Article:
A quick guide to beer in Seoul

Beer lovers in Asia, rejoice! There is hope for the beer scene in this part of the world, and Seoul is a shining light. It’s not all pissy lager anymore (though, if I’m being honest, there are few things better than a can of Cass and some bbq sticks on the street, but I digress…).

Korea does have some crazy beer laws, which currently prohibit microbreweries from, well, existing. But some smart brewers have gotten it together by handing their recipes over to large-scale breweries to brew their beer for them. these microbrewers then sell their unique craft beers in small bars and pubs around Seoul (and other parts of South Korea).

Craftworks Taphouse

craftworks taphouse seoul

Craftworks is one of the granddaddies of Seoul’s craft brewing scene. They brew at least seven different beers, as well as some seasonals, all of which are fresh and ripe with an American-style bent. The Jirisan Moon Bear IPA was the standout for me – tough to beat Centennial, Chinook and Cascade hops blended into a super fresh, hoppy IPA that does well against Seoul’s scorching summer weather.

craftworks taphouse seoul

I also enjoyed the super malty Halla Mountain Golden Ale and the Bukhansan Pale, which is a punchy APA with sour notes. Craftworks has three locations in Seoul – I visited their Namsan location, which though small has a distinctly American craft beer bar atmosphere and a nice little patio, and does American grub.

Magpie Brewing Company

magpie brewing company seoul

In terms of amazing Asian atmosphere, Magpie wins hands down. Due to the odd time of day I had to research (afternoon), only Magpie’s Itaewon ‘brewshop’ was open. Not really a bottle shop, this is actually a mini-microbar in what is essentially a corner retail unit. The doors roll up and the teeny pub is open-air. This was especially incredible as there was a heavy downpour going on just as I arrived, so it felt a bit like drinking insanely good beer in someone’s garage in Korea. London’s hipsters have nothing on the shabby-chicness of this place.

magpie brewing company seoul

Magpie’s beers were probably the best of those I sampled. They tasted unique and thoughtful, rather than like poor renditions of American beers (which is sometimes the case with expat brewing). I was lucky enough to sample their lavender ale, which happened to be seasonal at the time, and it was light and refreshing (not too much lavender) and built on a balanced mix of delectable hops and malts. The pale ale and Cascadian dark got a similar review. Magpie also have locations in Hongdae and Jeju, and the Itaewon location has a proper basement bar that opens in the evenings.

The Booth

The Booth Seoul

I went to The Booth mainly because it was around the corner from several other microbreweries on my crawl and also because it was open at a weird time of the afternoon when a lot of other stuff was closed. But I have to say I recommend it 100%. It’s this divey little pizza place that wouldn’t feel out-of-place in, say, Brooklyn. They serve pizza by the slice and their own house beer, Bill’s Pale Ale, which was fresh and tasty. They also had some unnamed ‘dark beer’ in bottles, which they made into a dark beer float by adding ice cream. If that sounds gross to you, you haven’t tried one!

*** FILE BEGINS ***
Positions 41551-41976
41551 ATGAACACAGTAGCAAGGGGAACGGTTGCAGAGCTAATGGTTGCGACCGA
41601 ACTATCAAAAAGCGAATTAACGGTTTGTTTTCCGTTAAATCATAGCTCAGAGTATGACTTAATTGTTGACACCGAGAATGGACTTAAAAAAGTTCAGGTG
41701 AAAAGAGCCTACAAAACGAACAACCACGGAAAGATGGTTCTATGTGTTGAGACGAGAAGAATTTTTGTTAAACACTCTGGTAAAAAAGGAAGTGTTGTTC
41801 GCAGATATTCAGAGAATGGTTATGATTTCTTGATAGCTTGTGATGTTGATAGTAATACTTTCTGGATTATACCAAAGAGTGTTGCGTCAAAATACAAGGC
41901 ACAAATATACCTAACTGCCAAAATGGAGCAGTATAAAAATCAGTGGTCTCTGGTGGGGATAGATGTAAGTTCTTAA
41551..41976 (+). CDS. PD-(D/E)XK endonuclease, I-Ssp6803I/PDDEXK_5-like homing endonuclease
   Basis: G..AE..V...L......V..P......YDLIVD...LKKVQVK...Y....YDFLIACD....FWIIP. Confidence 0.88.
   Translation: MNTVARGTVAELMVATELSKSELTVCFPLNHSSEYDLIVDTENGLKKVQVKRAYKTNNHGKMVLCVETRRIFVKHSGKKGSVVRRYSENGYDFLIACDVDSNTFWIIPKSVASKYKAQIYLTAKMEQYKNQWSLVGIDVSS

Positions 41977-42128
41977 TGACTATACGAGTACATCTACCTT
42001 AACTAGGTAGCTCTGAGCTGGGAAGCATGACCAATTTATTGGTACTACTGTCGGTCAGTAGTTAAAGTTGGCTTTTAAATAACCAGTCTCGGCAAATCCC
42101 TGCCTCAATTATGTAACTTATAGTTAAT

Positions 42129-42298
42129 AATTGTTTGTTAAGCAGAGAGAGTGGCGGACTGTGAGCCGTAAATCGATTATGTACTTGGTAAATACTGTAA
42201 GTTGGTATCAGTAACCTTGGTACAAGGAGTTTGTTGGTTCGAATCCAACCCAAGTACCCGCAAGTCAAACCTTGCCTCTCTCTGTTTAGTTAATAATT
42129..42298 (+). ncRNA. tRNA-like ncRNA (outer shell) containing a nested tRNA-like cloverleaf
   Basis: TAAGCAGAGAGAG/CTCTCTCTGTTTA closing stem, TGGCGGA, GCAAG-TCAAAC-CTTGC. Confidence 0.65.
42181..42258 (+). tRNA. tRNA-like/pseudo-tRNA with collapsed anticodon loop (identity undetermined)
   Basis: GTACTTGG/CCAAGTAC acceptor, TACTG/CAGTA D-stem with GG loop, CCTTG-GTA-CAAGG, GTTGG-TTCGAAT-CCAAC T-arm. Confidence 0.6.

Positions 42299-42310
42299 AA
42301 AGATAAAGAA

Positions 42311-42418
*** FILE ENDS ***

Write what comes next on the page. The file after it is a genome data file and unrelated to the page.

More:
Reilly’s

reilly's taphouse seoul

I’ll be honest here and say that I didn’t love the atmosphere of Reilly’s. It’s a 1990s American-style sports bar (with a semi-nautical theme?) that happens to serve some decent beer, including a few house-named brews. I was glad I was there in the quiet of mid-afternoon, because I could imagine things might get a bit rowdy later at night.

reilly's taphouse seoul

That being said, the beer selection here was commendable and it turned out to be a good place to sample different brews from around Seoul and Korea. While I was here I sampled the house cream stout, which was fine, and, against my better judgement, the Jeju Tangerine IPA, which turned out better than I hoped (though not entirely quaffable). But the selection of non-Reilly’s beers was sizeable. I’d suggest going  in the afternoon or on an off evening for some true sampling, because the location is good (steps from Itaewon station) and there is a big food menu if you have a hankering for something pubbish.

Some Seoul pubs and microbreweries that I really wanted to try but didn’t have time to get to on my most recent trip include: Lovibond, The Four Seasons, Big Rock Brewery, Pong Dang Craft Beer Co. and Little Ale. But fear not, I’ll be revisiting this great country in early 2015, so look out for part deux in this series on Korea’s craft beer scene.

In the meantime, if you’ve got a few days in the Korean capital, the following are a few craft beer bars in Seoul that I’d recommend. I’d also suggest checking out seoulhomebrew.com, which among other things maintains an up-to-date map of all the craft beer pubs in Korea.


2 thoughts on “A quick guide to beer in Seoul

  1. Next time you’re over you should check out Galmegi Brewing. They are brewery from Busan which now have a place open in Seoul. The Booth also now get their beers in. I think they’re, currently, the best beers in Korea. I say currently because Craftworks are about to open their new brewery. ;)

    1. Great shout! I was over in Seoul in January once again and managed to sneak into Galmegi for a few one evening. I agree, some of the best beer being brewed in Korea at the moment. Thanks for the recommendation. I really need to do a ‘Part 2’ as I went to quite a few places in January that I didn’t catch last July. Thanks for stopping in!

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